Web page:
Recently I had the chance to “interview” author and adoption advocate, John Simmons.
I write “interview” because I didn’t actually speak with him, although that was my choice. I wrote out some questions that I then emailed to his publicity person and she emailed them to him. I chose to go this route because as a stay-at-home mom of two young boys with three dogs in the house…it’s a bit noisy. So if you’ve ever tried to talk on the phone with all this action…you’ll know why I chose to email my questions.
Who is John Simmons?
John Simmons is the father of 9 children. The first 3 are biological children, then they adopted a boy with Down Syndrome from the U.S. and then they adopted 5 children from Russia (not all at once).
As you may, or may not know, my husband and I are currently waiting to be matched with a little girl whom we will be adopting from China. So when I got the chance to have a “conversation” with someone who has walked the adoption road, repeatedly, I jumped at it.
John’s first book, Marvelous Journey Home, is an amazing story based on his own experiences of adopting children from Russia. He will release a second book based on his journey through adoption this summer titled To Sing Frogs. I’m looking forward to reading them both.
I was very touched by my experience with “interviewing” John Simmons and I think that y’all will be too. I want to share more of this “conversation” with you than will fit in this post. Over the next few weeks, I will post some of the questions and responses. Hopefully you will find them as enlightening and endearing as I did.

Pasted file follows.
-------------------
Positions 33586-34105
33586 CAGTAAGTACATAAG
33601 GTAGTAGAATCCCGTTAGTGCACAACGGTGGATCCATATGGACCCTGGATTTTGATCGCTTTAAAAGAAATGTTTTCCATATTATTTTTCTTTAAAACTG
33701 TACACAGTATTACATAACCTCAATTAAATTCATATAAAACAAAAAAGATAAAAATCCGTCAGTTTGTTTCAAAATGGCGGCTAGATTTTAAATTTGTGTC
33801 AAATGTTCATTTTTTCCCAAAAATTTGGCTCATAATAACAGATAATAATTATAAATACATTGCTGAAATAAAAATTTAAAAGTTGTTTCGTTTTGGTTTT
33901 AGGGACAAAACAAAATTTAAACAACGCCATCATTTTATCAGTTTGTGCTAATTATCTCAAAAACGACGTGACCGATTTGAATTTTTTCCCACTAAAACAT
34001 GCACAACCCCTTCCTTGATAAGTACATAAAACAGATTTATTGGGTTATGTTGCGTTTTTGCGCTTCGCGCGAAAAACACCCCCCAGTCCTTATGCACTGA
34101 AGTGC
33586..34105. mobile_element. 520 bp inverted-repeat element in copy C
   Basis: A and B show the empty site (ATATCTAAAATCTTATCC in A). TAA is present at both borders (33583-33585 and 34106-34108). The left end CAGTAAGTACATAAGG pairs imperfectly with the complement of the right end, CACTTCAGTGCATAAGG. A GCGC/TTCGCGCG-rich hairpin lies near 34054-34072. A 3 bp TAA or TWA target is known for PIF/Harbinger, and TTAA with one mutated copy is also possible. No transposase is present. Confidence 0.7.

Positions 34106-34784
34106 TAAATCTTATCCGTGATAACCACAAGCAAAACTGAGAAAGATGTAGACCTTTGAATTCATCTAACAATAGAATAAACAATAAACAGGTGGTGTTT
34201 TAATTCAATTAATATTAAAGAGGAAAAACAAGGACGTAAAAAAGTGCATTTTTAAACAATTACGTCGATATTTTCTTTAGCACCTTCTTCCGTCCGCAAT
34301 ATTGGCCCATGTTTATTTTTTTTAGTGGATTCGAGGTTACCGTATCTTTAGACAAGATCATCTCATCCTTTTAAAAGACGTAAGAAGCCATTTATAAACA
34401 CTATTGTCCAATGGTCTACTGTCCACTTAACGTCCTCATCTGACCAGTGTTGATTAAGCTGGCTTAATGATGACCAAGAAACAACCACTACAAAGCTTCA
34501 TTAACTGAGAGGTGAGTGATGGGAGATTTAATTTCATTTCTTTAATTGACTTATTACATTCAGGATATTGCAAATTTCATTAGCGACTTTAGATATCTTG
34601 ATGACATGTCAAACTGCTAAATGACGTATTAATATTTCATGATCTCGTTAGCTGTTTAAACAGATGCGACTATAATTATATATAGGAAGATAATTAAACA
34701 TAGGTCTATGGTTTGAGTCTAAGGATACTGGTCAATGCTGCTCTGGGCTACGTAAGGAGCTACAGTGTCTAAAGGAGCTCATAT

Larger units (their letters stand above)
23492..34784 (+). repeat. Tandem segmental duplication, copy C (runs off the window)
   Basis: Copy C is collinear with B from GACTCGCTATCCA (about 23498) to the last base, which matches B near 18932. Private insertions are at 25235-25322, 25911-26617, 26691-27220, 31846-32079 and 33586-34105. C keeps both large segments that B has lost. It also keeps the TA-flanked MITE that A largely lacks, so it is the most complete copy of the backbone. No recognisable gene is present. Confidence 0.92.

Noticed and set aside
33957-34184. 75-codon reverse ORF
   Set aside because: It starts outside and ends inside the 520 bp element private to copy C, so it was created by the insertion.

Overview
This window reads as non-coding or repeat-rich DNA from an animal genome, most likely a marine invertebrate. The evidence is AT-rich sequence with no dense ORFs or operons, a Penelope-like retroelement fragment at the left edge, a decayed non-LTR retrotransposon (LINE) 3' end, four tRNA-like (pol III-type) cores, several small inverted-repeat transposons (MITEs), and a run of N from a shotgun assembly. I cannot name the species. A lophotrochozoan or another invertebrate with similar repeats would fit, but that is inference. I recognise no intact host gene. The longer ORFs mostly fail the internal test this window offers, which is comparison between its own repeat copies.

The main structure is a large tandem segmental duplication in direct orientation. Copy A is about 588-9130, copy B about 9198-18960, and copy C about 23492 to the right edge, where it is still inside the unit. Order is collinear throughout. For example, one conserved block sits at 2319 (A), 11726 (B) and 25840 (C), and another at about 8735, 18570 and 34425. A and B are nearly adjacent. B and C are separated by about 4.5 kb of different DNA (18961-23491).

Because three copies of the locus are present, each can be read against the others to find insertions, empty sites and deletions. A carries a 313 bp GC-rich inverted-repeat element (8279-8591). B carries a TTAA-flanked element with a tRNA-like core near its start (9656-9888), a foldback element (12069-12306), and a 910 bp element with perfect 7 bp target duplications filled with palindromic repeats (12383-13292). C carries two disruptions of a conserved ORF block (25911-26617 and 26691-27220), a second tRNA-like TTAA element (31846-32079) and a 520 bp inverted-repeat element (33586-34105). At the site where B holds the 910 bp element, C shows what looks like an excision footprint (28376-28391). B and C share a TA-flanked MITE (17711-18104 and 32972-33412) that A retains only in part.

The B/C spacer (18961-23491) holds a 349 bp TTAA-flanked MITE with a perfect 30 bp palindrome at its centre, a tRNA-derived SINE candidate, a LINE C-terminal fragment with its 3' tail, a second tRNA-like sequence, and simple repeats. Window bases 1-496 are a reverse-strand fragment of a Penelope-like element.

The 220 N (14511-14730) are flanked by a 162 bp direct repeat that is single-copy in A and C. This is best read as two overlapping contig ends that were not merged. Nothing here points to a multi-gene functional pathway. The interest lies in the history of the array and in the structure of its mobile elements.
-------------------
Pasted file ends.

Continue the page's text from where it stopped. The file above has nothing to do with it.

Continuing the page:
John’s Letter to Me
Background info: I sent a one page document with a little note about our impending adoption and 10 questions. He sent me back a 6 page document where he answered my questions candidly and with humor.
Let’s start with the little note he wrote me:
Congratulations on your pending adoption. The elation, disappointment, happiness, frustration, excitement, and bewilderment you have been experiencing will continue. In fact, it will only increase. Pull your hair back in a ponytail because you’re going for a ride! And your use of that word… SH!T… it’s only going to increase. (I laughed my head off because I always tell people there are three tools you need to be able to deal with adoption; Tylenol, caffeine, and profanity, not necessarily in that order.)
Unwittingly, you and your husband have just made a decision that will turn your two boys into unbelievable and outstanding men (perhaps sooner than you intended). They will empathize with a little sister who will need to come to deal with feelings of abandonment and self-worth. (In fact, I would recommend the excellent book, Beneath the Mask, by Debbie Riley as a starting point to help your daughter-to-be.) Your sons will teach your daughter, stick up for her, and carry her along with them. They will abhor well-meaning statements from others that make their sister feel uneasy, about how lucky she is to have someone rescue her, about how great her family is to give her a home (as if she wasn’t worth it, as if she isn’t just as much a part of the family as they are). Metaphorically, those boys of yours will carry that little girl on their shoulders and they will place her on a pedestal. And the higher they try to lift her, the taller they will grow. In years to come, your sons will amaze you. And so will your daughter when you witness where she comes from, what she rises above, and what she becomes. You will also come to see that those things that make your family different are the same things that will make it awesome.
Again, congratulations, congratulations, congratulations.
Your new friend, John
Be sure to come back and check in on our “conversation” next week where he talks about the process of adopting, the first days with your child, Russia’s recent decision to ban U.S citizens from adopting from Russia and both his books.